Sidonie-Grossman attended an all-girls’ school where it was “cool to be good”, and physics was not perceived to be a male subject. Sadly, after just 6 months studying Natural Sciences at Queens’ College Cambridge she began to falter. Her tutors were all male, and most of her colleagues too, and they appeared to be so much more confident than she was. Despite this, she achieved the highest marks in the end of year exams for physics – but by then had already switched her focus to biology.
The speakers believe that a lack of confidence, or in particular ‘imposter syndrome’ is endemic in women. I learn that for every one woman that is asked to speak on her subject of expertise in public, six women have to be asked first. (Conversely, they say, if you ask a man, he’ll usually say yes and read up later if he needs to!)
Here comes the science bit…concentrate
Last year the European Commission invested £80k into a now-notorious video aimed at recruiting young women in science called ‘Science: It’s a Girl Thing!’
Medical physicist Heather Williams was horrified when she saw this video that tries to sell science, but ‘looks like a cosmetics advert’. She wanted someone to do something, and convey the message to young woman that science is “more different, and exciting than [this] pastiche of girliness” – and she realised that someone “might as well be me”.
Yes, it’s *that* video
Williams established ScienceGrrl to celebrate the work of women in STEM, and has made a fund-raising calendar, showing “real women doing great science”. She’s also a ‘leading light’ of the STEM ambassador programme, which aims to bring the excitement and career opportunities of STEM to young people, regardless of background.
Lipstick in the lab
Being typically girly is, of course, not a barrier to STEM subjects, as Bellingham notes “You can still be you, and do science.” Fun and creativity don’t exist in a parallel universe to science; Sidonie-Grossman’s unusual CV is a perfect illustration of this (she’s boomeranged between being a science researcher, then an actress/singer and back to science as a tutor and communicator), and she insists that she uses the same analytic skills in science, as she does when reading a script or music.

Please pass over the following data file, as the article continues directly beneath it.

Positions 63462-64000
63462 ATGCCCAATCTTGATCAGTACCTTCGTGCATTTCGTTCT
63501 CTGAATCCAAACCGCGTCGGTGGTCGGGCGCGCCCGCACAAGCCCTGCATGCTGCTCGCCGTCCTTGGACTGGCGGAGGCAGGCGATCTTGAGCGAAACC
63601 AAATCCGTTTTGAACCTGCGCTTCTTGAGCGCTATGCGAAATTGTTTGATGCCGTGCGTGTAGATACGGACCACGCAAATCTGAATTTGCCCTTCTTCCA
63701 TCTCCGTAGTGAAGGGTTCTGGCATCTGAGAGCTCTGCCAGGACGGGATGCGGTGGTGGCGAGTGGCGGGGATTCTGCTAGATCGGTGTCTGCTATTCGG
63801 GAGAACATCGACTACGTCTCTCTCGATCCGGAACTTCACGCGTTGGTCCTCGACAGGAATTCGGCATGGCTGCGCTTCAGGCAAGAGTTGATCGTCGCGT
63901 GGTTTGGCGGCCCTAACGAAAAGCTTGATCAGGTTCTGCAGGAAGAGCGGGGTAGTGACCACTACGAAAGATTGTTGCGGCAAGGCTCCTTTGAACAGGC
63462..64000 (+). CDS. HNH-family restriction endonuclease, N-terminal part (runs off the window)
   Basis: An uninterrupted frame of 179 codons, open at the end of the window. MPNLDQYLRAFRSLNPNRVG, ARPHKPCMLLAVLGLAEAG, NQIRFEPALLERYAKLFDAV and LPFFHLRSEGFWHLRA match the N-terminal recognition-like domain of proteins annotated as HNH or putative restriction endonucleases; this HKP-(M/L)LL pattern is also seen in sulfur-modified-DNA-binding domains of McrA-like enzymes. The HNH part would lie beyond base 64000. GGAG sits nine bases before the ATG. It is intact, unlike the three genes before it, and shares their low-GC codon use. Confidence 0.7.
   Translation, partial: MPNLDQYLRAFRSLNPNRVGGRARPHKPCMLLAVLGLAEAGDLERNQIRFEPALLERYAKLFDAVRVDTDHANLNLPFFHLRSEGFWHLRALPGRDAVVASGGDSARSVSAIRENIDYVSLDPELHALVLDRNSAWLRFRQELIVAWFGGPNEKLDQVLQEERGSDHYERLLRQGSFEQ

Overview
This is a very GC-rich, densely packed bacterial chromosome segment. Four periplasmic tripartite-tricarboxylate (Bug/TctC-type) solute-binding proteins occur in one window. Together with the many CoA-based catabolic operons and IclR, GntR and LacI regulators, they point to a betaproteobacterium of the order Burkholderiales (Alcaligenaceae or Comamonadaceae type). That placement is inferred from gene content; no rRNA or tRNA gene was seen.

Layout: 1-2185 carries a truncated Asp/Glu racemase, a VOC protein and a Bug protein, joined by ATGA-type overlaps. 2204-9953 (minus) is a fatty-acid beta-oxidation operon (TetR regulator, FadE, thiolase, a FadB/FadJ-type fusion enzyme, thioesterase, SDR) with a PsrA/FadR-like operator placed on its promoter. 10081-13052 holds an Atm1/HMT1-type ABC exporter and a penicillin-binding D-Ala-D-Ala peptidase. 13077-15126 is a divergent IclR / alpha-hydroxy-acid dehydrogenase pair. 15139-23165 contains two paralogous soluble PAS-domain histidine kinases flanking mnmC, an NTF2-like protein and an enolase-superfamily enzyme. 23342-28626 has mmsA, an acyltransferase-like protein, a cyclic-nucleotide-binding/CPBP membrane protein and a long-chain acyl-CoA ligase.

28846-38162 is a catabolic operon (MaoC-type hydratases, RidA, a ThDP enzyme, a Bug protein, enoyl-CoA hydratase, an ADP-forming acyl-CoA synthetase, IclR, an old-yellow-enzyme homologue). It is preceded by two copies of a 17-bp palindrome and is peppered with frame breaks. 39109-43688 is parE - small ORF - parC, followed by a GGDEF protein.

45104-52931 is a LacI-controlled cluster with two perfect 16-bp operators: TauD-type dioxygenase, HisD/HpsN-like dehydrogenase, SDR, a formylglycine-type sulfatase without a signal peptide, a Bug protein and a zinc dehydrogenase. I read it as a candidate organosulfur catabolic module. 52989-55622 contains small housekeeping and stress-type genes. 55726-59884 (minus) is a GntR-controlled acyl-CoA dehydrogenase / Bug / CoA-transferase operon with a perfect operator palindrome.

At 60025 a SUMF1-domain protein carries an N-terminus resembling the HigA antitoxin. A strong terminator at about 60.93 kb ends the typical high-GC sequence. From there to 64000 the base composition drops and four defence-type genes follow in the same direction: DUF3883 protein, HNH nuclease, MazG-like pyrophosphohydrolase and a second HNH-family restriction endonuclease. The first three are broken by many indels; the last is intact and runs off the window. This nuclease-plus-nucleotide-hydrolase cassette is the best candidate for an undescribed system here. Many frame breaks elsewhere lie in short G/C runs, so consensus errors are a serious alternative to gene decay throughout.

It’s lamented that subjects at school are typically siloed, and exist independently of each-other, and that having to choose between science and the arts early (particularly in the English school system) is filtering out a lot of potential scientists who feel their creative energy belongs in the arts.
Africa: Where science is sexy
In Africa ‘science is sexy’- a phrase that Jamme repeats with such zeal throughout the discussion, it brings to mind webcomic xkcd’s ‘rule 34’. Africa’s future depends on getting women engaged in science, and here are plenty of initiatives to encourage them, including ‘tech hubs’ and Spot1Mentoring, which she runs.
And it’s working. last year, four 15-year-old girls arrived at Maker Faire Africa in Lagos, Nigeria, with their creation- a urine powered generator. Clearly, nobody had told them that girls couldn’t do science. (Also- note that the girls are known as ‘Makers’ not scientists- underlining yet again how their work has real-life applications)
Live science, or die not trying
Globally, science is important as it is strongly linked to the future of humanity. Jamme highlights the billions of dollars Bill Gates has invested in sanitation solutions, and 3-D printing.
So it seems, the UK is being left behind in STEM subjects, and recruiting more women at school-age is crucial to catching up again – indeed, in Africa and the rest of the world curricula have been faster adapted to their respective countries’ long-term needs.
I leave the discussion with Jamme’s warning echoing in my ears: “We need action, otherwise we’ll never make it.”